Do Banks Offer 6% Interest On Savings Accounts?

According to the FDIC, national deposit rates are 0.24%, but plenty of banks pay higher rates. If you only earn 0.24% interest on your deposits, reaching your financial goals will take a long time. But if you find a bank that pays as much as 6% interest on savings accounts, you’ll reach your goals much faster.

The real question is, do banks actually offer 6% interest on savings accounts? Yes, there are savings accounts paying out 6%+, but here’s what you need to consider before you open an account.

Best 6% Interest Savings Accounts

You have a few options if you’re looking for 6% interest savings accounts.

While you’ll find most high-yield online banks pay an average of 3% APY, a handful pays 6% or higher, but they typically have important fine print and restrictions to follow.

  1. Digital Federal Credit Union: 6.17% up to $1,000
  2. Mango Money: 6% up to $2,500
  3. Landmark Credit Union: 7.50% up to $500
  4. U.S. Treasury I Bonds: 6.89% up to $10,000
  5. Save: 7.61% for a 1-year term
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1. Digital Federal Credit Union

Digital Federal Credit Union has over 1 million members, 5,900 co-op branches, and 80,000+ fee-free ATMs. Anyone can become a member if they live in a community, work for a company, or are a part of an organization on DCU’s list.

The DCU Primary Savings account pays up to 6.17% APY, but there is some fine print to understand.

To open an account, you must deposit $5. There’s no minimum monthly balance and no fees. You earn 6.17% on the first $1,000 deposited. On any remaining balance, you’ll earn 0.16%.

2. Mango Money

Mango Money pays up to 6% APY on the Mango Savings account. To start, you must open a Mango Card, a prepaid debit card. You don’t need a credit check, and there’s no activation fee; plus, all cardholders can open a savings account with a $25 deposit.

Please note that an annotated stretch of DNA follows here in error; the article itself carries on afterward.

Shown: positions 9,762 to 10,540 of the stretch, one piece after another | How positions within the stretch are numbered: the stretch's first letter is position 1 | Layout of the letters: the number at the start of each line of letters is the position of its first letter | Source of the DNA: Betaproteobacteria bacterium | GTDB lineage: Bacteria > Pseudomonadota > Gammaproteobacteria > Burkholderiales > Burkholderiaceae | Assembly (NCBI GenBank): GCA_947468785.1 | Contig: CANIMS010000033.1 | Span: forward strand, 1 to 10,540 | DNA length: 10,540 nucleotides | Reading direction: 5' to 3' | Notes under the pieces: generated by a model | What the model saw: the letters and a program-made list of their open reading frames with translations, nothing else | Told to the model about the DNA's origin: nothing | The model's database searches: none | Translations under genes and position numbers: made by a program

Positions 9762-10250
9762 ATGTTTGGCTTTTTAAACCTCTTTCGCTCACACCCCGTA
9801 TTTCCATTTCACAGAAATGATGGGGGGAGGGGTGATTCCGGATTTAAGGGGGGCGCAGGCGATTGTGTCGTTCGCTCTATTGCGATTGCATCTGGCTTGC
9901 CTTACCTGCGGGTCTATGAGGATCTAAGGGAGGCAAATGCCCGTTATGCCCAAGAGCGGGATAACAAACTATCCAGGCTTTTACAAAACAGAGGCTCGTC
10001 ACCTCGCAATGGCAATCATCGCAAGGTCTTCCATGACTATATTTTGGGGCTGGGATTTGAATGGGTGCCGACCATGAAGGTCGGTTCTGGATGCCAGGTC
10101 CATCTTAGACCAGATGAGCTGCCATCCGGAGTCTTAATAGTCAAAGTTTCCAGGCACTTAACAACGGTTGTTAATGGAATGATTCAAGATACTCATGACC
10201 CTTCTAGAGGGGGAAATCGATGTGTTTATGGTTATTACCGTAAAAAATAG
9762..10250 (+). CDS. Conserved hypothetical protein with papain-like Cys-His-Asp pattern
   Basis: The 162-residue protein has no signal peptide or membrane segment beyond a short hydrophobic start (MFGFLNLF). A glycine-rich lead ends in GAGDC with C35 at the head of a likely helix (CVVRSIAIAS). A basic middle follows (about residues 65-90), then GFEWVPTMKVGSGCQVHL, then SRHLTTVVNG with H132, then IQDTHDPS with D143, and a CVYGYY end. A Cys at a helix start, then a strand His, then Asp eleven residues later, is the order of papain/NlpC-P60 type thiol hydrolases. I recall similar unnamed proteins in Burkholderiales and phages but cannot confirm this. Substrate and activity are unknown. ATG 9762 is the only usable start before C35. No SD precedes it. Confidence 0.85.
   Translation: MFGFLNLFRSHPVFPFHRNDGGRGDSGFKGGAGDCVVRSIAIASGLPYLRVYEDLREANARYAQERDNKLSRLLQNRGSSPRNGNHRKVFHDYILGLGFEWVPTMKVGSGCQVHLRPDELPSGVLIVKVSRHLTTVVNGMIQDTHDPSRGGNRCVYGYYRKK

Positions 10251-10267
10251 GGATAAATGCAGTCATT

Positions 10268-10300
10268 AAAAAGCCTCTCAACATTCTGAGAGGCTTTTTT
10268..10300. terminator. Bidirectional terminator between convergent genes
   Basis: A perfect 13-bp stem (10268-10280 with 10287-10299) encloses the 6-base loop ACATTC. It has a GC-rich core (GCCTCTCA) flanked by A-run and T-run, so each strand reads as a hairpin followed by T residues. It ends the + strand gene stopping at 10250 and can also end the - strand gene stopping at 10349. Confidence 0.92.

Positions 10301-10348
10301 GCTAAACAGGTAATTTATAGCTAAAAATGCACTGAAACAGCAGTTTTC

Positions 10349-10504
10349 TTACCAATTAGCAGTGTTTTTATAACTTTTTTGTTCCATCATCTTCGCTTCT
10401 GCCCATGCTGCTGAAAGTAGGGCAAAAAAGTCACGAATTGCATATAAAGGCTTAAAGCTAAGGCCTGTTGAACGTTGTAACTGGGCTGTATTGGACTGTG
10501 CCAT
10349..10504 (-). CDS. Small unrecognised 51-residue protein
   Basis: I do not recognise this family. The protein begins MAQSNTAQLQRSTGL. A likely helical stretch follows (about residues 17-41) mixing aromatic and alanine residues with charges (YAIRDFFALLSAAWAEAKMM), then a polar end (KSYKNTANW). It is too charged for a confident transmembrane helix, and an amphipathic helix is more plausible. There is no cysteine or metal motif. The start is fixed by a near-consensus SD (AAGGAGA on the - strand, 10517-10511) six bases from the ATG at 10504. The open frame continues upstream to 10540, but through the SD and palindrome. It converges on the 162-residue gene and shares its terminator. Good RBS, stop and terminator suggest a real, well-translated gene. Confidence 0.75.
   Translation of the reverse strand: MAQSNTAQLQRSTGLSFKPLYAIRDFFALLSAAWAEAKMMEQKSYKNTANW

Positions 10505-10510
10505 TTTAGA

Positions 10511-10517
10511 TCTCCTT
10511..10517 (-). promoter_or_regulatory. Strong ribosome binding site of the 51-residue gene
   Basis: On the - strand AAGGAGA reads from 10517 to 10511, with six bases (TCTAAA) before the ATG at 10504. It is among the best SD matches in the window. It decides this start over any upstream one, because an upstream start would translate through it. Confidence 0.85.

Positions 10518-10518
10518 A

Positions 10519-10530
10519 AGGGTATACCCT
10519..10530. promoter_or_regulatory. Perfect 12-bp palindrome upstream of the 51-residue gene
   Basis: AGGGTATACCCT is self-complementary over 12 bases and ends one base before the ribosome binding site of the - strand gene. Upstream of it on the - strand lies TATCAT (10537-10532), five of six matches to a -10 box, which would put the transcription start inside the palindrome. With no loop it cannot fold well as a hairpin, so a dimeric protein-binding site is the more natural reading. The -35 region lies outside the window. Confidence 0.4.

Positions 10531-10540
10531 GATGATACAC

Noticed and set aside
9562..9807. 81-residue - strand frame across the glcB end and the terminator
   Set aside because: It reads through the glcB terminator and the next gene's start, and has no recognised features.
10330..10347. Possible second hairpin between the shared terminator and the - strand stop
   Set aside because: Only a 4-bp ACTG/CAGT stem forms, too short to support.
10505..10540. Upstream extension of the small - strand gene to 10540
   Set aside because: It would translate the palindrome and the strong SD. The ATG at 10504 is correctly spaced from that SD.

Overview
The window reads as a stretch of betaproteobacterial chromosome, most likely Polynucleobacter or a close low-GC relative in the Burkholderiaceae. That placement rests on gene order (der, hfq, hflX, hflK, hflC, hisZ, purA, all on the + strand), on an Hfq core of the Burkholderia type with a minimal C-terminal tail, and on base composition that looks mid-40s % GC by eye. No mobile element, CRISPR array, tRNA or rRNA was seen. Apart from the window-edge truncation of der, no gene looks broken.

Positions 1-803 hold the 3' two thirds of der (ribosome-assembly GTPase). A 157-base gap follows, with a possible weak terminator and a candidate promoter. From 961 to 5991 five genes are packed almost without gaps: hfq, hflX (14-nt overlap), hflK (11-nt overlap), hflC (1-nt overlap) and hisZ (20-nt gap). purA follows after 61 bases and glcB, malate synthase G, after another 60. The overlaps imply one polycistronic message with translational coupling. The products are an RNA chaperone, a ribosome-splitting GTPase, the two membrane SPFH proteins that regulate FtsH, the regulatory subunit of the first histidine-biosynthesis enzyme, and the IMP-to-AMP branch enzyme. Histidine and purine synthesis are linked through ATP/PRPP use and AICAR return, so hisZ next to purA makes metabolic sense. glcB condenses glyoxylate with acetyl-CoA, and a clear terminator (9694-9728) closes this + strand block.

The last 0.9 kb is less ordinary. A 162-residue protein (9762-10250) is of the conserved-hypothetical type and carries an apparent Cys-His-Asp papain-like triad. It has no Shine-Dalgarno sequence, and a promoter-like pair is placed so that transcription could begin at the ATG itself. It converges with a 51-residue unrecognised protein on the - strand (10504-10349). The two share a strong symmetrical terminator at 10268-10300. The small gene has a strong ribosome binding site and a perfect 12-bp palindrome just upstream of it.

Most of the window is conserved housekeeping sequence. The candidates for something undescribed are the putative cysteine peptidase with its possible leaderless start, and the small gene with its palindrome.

You can earn up to 6% APY on balances of $25 to $2,500. On any remaining balance over $2,500, you’ll earn 0.10%. To qualify for the 6% APY, you must have a balance of at least $25 and make Signature Purchases of $1,500 or more using your Mango Card.

If you don’t make $1,500 in purchases, Mango Money offers a fallback rate of 2% for purchases of $750 to $1,499.

You can have up to six monthly transfers out of your savings account and enroll in direct deposit to guarantee you save each month.

3. Landmark CU

Landmark Credit Union offers a checking account that pays 7.5% APY on balances up to $500. This sounds like an incredible deal, but after $500, the APY drops to 0.11%. Since you can get a higher APY on your entire balance at other high-yield online accounts, opening an account at a bank with a lower APY makes more sense.

To qualify for the 7.5% APY, you must have a direct deposit of at least $250 per month and be enrolled in eStatements. You must also have a minimum deposit of at least $5 to open the account.

4. U.S. Treasury I Bonds

While U.S. Treasury bonds aren’t a savings account, they are a way to save money at a fixed interest rate. Government bonds are guaranteed and typically don’t default. Series I bonds are the most common bonds purchased today because they offer a hedge against inflation.